Charles Schepens

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Human eye cross-sectional view. Courtesy NIH National Eye Institute.

Charles Louis Schepens (March 13, 1912 - March 28, 2006)[1] was an influential Belgian (later American) ophthalmologist, regarded by many in the profession as "the father of modern retinal surgery",[2][3] and member of the French Resistance.

Early life: medical training and member of the French Resistance[edit]

Schepens was born in Mouscron, Belgium in 1912;[2] his father was a physician.[4] He initially studied mathematics before graduating from medical school in 1935 at State University of Ghent in Belgium.[2][3] Schepens then trained in ophthalmology at Moorfields Eye Hospital in London, England prior to World War II.[2][3] After the Germans invaded Belgium in 1940, he became a medical officer in the Belgian Air Force[3]

After the fall of Belgium, Schepens escaped to France where he became active in the French Resistance smuggling documents and people over the Pyrenees to Spain during 1942 and 1943.[3] Schepens was twice captured by the Gestapo.[3] He worked under the alias of Jacques Perot, a lumber mill operator in the French Basque village of Mendive.[5] Aware that the Germans had learned of the operation, he escaped to England.[5]

Ophthalmologist, retinal specialist, and inventor[edit]

After the war, Schepens resumed his medical career at Moorfields.[3] In 1947, he immigrated to the United States and became a fellow at the Harvard Medical School.[3] Schepens is credited for creating the vitreo-retinal subspecialty in ophthalmology.[2] In 1949, he established the world's first retina service and first retinal disease fellowship at the Massachusetts Eye and Ear Infirmary.[2][3] He founded a research laboratory for the investigation of retinal disease, the Retina Foundation, in 1950. Now known as the Schepens Eye Research Institute [1], it is affiliated with Harvard[3] and the Massachusetts General Hospital. It has grown from 6 staff initially to 200 as of 2006,[6] and is the largest independent eye research organization in the United States. In 1967, Schepens founded The Retina Society and was its first president from 1968 to 1969.[2]

Schepens invented the binocular indirect ophthalmoscope (BIO), which is routinely used to look at the retina. His original BIO is now in the collection of the Smithsonian Institution.[2] It has been reported that Schepens assembled the prototype for his BIO from metal scraps collected from the streets of London during the German blitz.[7] He was also a pioneer of surgical techniques such as scleral buckling for the repair of retinal detachments. The use of these techniques has raised the success of retinal reattachment surgery from 40% to 90%.[3] During his career, Schepens wrote four books and over 340 research papers.[3]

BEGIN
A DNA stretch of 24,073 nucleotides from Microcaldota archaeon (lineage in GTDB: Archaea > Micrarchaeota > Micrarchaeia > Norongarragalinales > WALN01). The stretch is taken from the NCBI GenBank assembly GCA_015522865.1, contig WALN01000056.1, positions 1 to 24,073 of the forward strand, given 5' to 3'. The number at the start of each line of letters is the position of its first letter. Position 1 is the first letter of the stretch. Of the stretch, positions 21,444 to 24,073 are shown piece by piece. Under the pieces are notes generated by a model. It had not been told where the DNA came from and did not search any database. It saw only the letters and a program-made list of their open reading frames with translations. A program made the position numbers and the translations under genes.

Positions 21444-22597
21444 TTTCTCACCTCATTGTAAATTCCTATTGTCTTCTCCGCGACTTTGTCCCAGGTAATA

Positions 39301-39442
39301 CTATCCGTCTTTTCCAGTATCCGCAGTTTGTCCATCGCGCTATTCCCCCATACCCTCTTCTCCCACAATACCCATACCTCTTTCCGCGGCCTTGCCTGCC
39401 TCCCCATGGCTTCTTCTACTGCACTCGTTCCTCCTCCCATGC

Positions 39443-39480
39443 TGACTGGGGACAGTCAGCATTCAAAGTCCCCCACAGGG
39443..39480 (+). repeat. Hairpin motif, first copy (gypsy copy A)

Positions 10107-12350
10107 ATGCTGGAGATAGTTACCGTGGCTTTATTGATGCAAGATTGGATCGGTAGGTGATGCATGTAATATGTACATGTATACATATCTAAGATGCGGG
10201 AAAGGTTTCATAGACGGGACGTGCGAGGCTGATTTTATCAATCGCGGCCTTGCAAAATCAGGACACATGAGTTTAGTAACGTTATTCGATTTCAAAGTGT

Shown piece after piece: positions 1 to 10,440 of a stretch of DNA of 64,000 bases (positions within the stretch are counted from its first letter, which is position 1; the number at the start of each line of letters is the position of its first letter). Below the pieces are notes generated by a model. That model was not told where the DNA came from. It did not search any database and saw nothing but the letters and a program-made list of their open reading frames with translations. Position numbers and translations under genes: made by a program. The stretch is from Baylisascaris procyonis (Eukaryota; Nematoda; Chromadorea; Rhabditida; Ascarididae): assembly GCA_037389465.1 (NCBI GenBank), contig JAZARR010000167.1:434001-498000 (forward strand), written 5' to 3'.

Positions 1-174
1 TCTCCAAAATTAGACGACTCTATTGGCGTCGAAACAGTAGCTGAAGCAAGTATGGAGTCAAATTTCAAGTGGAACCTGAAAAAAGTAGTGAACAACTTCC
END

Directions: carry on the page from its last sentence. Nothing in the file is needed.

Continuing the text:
Awards and recognition[edit]

In 1999, Schepens was chosen by the American Society of Cataract and Refractive Surgery as one of the ten most influential ophthalmologists of the century.[3] The American Academy of Ophthalmology named him as one of their inaugural laureates in 2003 as recognition for his contribution to the field.[3] In 2006, his earlier heroics were also rewarded when the consul general of France presented him the French Legion of Honour award for smuggling over 100 people from France into Spain.[5]

His life's story has been told in Meg Ostrum's 2004 book, "The Surgeon and the Shepherd: Two Resistance Heroes in Vichy France".[8] In 2006, Schepens died of a stroke at the age of 94.[5]

In 2013, a biographical profile of Dr. Schepens was included in a bestselling book called Saving Sight: An eye surgeon's look at life behind the mask and the heroes who changed the way we see, by Andrew Lam (author), M.D.[9]


  1. ^ Thiery M (2008). "Charles Louis Schepens (1912-2006) en het criswick-schepenssyndroom. Tijdschrift boor Geneeskunde". 64 (7): 373. 
  2. ^ a b c d e f g h "33rd Annual Meeting" (PDF). The Retina Society. Archived from the original (PDF) on 2008-02-27. 
  3. ^ a b c d e f g h i j k l m n American Academy of Ophthalmology. 2003 Laureate Award.
  4. ^ Archived January 31, 2005, at the Wayback Machine.‹The template Wayback is being considered for merging.› 
  5. ^ a b c d "War-hero eye surgeon dies at 94". 6 April 2006.
  6. ^ New England Ophthalmological Society. "Charles L. Schepens, M.D." at the Wayback Machine (archived October 9, 2007)‹The template Wayback is being considered for merging.›  Adapted from NEOS biography by Hal M. Freeman.
  7. ^ HistoryWired: A few of our favorite things
  8. ^ The Surgeon and the Shepherd: Two Resistance Heroes in Vichy France (9780803235731): Martha (Meg) G Ostrum: Books
  9. ^ Lam, Andrew. Saving Sight: An eye surgeon's look at life behind the mask and the heroes who changed the way we see (978-1617203794) Bokeelia, FL; Irie Books, 2013.

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